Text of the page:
According to Nitai Kundu, one of the reservoirs or retention areas for sewage in this system was the Salt Lake, which later became a part of what is now known as the East Kolkata Wetlands.  In the 1860s, while the city was shifting to the use of the second river to discharge sewage, the Salt Lake became an informal experimentation area for sewage-fed fisheries.[5] By the early twentieth century, formal aquaculture efforts began and a new sewage canal was constructed that led directly into the lake, reducing the salinity of the water.  Carp culture reportedly began in 1929 with the introduction of regular sewage inputs, and this led, over time, to increased freshwater fishing in the lake.  As fishing became more profitable, more residents began to utilize the sewage-fed system, which eventually resulted in the abundance of fisheries present today and what is regarded as the key to resolving wastewater treatment needs.[6]

As indicated in the diagram at the top of the post, these fisheries form an essential part of the overall EKW system.  Sewage is currently distributed into the fisheries, which, instead of sending wastewater downstream as was enacted earlier, utilize the sewage in an anaerobic system that contributes to fish maturation.  As sewage is sent into fish ponds and is detained for a matter of days, biodegradation of the organic matter in the sewage occurs, which is then capable of being taken up by local plants, bacteria, and plankton in the lagoons – which, in turn, feed the fish that are then sold at markets nearby.  The wetlands therefore act as waste stabilization ponds, and as the sewage becomes treated through pisciculture and local plants, filtered water is sent to other bodies of water and farms downstream instead of the heavy, untreated sewage that clogged rivers in the past.[7]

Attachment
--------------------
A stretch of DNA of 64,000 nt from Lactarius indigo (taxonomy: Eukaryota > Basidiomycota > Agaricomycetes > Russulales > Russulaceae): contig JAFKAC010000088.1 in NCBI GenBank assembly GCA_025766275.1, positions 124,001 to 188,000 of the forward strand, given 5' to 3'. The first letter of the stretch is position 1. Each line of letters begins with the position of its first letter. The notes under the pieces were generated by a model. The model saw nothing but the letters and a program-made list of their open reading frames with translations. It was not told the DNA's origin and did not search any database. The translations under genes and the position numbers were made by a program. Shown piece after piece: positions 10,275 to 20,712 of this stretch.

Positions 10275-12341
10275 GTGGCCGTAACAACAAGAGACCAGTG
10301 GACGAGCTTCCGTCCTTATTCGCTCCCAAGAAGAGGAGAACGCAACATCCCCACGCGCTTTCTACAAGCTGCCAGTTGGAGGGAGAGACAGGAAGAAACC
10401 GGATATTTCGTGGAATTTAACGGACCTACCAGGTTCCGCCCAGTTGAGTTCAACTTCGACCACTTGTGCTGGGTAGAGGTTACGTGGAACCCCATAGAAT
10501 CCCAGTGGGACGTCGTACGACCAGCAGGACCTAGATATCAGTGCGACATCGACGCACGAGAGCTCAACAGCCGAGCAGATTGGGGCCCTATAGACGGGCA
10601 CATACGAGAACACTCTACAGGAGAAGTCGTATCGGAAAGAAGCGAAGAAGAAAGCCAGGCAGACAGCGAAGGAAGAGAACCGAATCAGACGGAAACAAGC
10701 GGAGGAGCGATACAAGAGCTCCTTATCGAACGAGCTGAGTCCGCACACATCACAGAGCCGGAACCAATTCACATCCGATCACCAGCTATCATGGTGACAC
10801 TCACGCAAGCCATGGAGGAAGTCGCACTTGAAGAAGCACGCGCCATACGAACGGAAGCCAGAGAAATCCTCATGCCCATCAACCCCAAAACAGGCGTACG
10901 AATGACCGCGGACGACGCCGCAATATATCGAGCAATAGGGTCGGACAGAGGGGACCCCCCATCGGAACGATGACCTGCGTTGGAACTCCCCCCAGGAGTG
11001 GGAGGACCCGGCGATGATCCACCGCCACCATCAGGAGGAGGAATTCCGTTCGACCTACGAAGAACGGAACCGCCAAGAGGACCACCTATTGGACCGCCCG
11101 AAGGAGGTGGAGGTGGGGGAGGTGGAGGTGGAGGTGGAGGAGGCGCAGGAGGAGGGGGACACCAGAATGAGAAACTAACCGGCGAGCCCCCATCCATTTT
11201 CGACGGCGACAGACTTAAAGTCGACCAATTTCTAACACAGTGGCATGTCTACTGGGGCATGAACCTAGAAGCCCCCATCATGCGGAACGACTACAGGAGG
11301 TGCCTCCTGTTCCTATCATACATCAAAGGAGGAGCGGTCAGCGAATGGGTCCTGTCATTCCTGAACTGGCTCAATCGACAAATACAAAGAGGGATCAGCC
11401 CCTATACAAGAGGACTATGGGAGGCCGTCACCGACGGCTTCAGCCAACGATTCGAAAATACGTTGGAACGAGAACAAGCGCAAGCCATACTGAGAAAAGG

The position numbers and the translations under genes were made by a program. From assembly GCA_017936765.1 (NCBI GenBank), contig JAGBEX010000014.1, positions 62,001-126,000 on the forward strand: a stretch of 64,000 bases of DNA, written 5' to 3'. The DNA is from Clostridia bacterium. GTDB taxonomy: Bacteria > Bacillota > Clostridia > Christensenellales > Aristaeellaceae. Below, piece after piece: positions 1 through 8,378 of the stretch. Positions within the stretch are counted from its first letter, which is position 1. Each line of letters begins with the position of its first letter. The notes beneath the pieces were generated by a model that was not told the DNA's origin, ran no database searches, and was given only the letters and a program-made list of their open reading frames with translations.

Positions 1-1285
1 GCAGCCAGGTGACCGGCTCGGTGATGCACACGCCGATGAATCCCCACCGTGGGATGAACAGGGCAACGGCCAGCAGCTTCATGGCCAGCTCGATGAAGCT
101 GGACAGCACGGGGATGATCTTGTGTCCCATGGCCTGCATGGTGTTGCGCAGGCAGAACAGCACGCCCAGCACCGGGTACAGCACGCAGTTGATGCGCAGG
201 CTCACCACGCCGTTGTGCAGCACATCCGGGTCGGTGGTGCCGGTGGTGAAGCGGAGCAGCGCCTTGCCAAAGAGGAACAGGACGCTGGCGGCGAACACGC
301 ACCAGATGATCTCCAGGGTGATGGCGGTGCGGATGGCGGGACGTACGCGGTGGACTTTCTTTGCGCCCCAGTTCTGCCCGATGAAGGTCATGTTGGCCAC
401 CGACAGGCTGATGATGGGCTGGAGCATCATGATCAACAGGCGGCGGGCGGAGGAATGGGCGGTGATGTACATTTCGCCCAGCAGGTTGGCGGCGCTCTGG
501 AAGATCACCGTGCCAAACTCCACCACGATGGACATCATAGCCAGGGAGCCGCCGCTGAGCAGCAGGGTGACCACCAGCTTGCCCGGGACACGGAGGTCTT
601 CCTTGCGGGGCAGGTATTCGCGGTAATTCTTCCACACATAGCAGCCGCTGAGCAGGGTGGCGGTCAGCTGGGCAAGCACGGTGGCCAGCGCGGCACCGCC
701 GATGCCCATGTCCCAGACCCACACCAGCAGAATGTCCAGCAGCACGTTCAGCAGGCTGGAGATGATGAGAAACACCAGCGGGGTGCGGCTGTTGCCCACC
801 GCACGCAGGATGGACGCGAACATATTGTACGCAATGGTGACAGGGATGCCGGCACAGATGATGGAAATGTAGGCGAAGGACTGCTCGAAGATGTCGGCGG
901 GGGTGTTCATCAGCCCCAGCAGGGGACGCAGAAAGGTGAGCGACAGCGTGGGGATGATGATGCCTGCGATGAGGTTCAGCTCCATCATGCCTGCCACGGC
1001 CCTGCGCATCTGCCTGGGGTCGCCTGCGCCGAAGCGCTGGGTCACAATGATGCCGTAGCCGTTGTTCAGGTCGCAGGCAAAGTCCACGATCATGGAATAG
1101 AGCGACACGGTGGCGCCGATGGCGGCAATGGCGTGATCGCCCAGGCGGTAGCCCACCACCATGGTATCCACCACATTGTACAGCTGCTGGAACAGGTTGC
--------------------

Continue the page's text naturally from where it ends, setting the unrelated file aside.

Kolkata Wetland System, Part 1 - The City (via Google Earth)

Kolkata Wetland System, Part 2 - Garbage Agriculture (via Google Earth)

Kolkata Wetland System, Part 3 - Sewage-Fed Fish Farms (via Google Earth)

Kolkata Wetland System, Part 4 - Conventional Farms with Filtered Water (via Google Earth)

Further, according to Peter Newman, sewage is also fed to agricultural plots in the wetlands area, which in addition to the fisheries take advantage of the nutrients available in the wastewater and return vegetables to the city.[8] This is largely enacted by farmers who live in the area, who also sort through solid waste to reuse organic waste on the gardens.  Trash that can be recycled or resold serves as an additional profit-generating aspect of the EKW, which also helps address accumulation of garbage from the city.[9]